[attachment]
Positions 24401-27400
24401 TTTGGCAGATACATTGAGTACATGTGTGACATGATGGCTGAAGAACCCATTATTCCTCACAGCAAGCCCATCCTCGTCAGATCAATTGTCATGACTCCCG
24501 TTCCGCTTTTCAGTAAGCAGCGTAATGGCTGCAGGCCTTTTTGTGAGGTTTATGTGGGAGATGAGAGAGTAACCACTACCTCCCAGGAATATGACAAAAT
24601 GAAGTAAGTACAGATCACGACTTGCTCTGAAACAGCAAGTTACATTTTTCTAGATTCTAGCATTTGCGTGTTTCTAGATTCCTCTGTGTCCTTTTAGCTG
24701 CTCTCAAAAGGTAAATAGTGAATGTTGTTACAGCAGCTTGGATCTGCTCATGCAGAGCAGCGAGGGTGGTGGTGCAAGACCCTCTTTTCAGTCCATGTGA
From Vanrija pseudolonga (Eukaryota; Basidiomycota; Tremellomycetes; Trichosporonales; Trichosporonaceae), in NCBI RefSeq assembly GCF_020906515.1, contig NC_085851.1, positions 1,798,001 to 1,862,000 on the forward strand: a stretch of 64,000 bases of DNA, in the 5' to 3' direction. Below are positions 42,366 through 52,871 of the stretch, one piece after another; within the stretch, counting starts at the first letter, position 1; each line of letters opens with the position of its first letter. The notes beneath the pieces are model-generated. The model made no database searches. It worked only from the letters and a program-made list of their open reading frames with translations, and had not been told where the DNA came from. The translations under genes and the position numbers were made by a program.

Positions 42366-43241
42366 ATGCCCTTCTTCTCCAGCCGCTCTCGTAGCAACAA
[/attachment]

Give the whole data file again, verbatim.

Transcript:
Positions 24401-27400
24401 TTTGGCAGATACATTGAGTACATGTGTGACATGATGGCTGAAGAACCCATTATTCCTCACAGCAAGCCCATCCTCGTCAGATCAATTGTCATGACTCCCG
24501 TTCCGCTTTTCAGTAAGCAGCGTAATGGCTGCAGGCCTTTTTGTGAGGTTTATGTGGGAGATGAGAGAGTAACCACTACCTCCCAGGAATATGACAAAAT
24601 GAAGTAAGTACAGATCACGACTTGCTCTGAAACAGCAAGTTACATTTTTCTAGATTCTAGCATTTGCGTGTTTCTAGATTCCTCTGTGTCCTTTTAGCTG
24701 CTCTCAAAAGGTAAATAGTGAATGTTGTTACAGCAGCTTGGATCTGCTCATGCAGAGCAGCGAGGGTGGTGGTGCAAGACCCTCTTTTCAGTCCATGTGA
From Vanrija pseudolonga (Eukaryota; Basidiomycota; Tremellomycetes; Trichosporonales; Trichosporonaceae), in NCBI RefSeq assembly GCF_020906515.1, contig NC_085851.1, positions 1,798,001 to 1,862,000 on the forward strand: a stretch of 64,000 bases of DNA, in the 5' to 3' direction. Below are positions 42,366 through 52,871 of the stretch, one piece after another; within the stretch, counting starts at the first letter, position 1; each line of letters opens with the position of its first letter. The notes beneath the pieces are model-generated. The model made no database searches. It worked only from the letters and a program-made list of their open reading frames with translations, and had not been told where the DNA came from. The translations under genes and the position numbers were made by a program.

Positions 42366-43241
42366 ATGCCCTTCTTCTCCAGCCGCTCTCGTAGCAACAA